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I have a page request with a QueryString, say The page is displayed in a browser. Now there is an asp:LinkButton on the page which should enable the user to open the page without the QueryString (as if he had entered directly in the browser's address bar).

I had two ideas:

1) Use the PostBackUrl attribute of the LinkButton:

<asp:LinkButton ID="LinkButton1" runat="server" Text="Select"
    PostBackUrl="~/Orders.aspx" />

2) Use "RedirectUrl" in an event handler:

<asp:LinkButton ID="LinkButton1" runat="server" Text="Select"
    OnClick="LinkButton1_Click" />


protected void LinkButton1_Click(object sender, EventArgs e)

In both cases the browser's address bar shows without the QueryString, as I like to have it. But in the first case the page does not change at all. But it should, because I'm evaluating the QueryString in code-behind and control the appearance of the page depending on whether a QueryString exists or not. The second option works as intended.

If I am not wrong the second option requires an additional roundtrip:

  • Browser sends request to server
  • Event handler on server side sends Redirect URL to browser
  • Browser sends again request to the server, but with the new URL
  • Server sends new requested page to browser

Is this correct at all?

Whereas the first option omits the first two steps in the list above, thus saving the additional roundtrip and resulting in:

  • Browser sends request to the server, but with the new URL (the PostbackURL specified in the LinkButton)
  • Server sends new requested page to browser

But, as said, the result isn't the same.

I'm sure my try to explain the differences between the two options is wrong somewhere. But I don't know where exactly.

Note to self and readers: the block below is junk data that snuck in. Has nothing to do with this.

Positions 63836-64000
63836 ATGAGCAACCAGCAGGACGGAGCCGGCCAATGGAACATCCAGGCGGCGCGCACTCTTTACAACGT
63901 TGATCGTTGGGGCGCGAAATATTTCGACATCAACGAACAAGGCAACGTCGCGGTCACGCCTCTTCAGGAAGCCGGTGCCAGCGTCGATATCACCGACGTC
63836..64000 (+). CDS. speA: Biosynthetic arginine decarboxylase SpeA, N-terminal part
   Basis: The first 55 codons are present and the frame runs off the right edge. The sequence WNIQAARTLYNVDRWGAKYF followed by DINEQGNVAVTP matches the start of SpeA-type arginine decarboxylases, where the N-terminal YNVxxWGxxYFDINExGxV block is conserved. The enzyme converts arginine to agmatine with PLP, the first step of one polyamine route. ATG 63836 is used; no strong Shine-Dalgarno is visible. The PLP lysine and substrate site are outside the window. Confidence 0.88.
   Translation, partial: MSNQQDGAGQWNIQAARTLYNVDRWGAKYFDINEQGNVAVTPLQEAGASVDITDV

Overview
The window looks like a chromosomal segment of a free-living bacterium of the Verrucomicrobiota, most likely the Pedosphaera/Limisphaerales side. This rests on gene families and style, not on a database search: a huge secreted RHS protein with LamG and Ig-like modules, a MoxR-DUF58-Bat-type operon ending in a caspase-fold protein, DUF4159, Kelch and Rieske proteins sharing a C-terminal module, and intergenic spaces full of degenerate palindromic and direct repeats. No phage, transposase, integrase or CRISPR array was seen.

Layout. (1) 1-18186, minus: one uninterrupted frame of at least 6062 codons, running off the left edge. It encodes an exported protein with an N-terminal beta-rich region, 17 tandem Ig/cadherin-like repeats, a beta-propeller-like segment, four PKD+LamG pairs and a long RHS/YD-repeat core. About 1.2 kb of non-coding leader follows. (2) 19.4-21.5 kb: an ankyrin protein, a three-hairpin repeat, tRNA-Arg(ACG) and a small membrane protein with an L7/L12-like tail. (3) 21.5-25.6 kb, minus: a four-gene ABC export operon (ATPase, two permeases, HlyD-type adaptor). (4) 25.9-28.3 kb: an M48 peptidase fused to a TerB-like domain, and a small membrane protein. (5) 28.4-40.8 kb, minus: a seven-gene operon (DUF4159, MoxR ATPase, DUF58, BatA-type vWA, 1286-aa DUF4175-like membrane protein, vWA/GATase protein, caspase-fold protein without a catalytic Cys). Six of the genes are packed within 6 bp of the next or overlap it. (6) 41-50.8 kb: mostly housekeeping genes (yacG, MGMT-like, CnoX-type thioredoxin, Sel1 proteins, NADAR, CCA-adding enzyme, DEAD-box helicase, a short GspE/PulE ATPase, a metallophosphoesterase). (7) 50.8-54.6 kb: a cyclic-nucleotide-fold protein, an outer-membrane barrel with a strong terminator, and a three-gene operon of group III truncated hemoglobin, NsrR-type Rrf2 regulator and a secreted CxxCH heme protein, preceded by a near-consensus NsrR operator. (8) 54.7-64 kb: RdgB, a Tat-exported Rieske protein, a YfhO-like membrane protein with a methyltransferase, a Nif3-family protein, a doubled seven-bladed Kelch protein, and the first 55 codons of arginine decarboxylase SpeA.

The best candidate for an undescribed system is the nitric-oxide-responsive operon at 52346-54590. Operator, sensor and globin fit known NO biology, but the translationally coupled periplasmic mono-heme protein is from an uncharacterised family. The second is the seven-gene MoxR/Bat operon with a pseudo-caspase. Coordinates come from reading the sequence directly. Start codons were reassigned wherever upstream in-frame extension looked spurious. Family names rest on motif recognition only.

Can someone explain what's really the difference? Do I really need this second roundtrip of option (2) to achieve what I want?

Thanks in advance!

Update and solution

The author of the question (me) has proven with this question that he does not understand the difference between HTTP POST and GET. For the solution see my comment in egrunin's answer.

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1 Answer 1

up vote 2 down vote accepted

If you don't want to hit the server, why not use a plain HTML control:

function stripQuerystring()
    return window.location.protocol + "//" 
        + + window.location.pathname;

<input type="button" 
    onclick="javascript:window.location = stripQuerystring();" 
    value="Click Me">
share|improve this answer
Thanks, it works! But why? And why not the first option in my question? Doesn't the PostBackUrl attribute of the LinkButton do basically the same: changing the URL of the page request to the URL without the QueryString? The URL is hardcoded in my code whereas your script is more general of course. But in my special example: Why isn't the result the same? –  Slauma Mar 19 '10 at 17:05
@egrunin: Forget the questions in my comment. I didn't understand the difference between POST and GET. What I actually should have done is using asp:HyperLink with NavigateUrl property instead of a LinkButton with PostBackUrl. I've seen now that the important difference in code-behind is that in case of a HyperLink IsPostBack==false whereas in case of the LinkButton IsPostBack==true which explains the totally different behaviour. But using an asp:HyperLink is basically the same like your solution. Thanks again for pointing me into the right direction! –  Slauma Mar 19 '10 at 17:26

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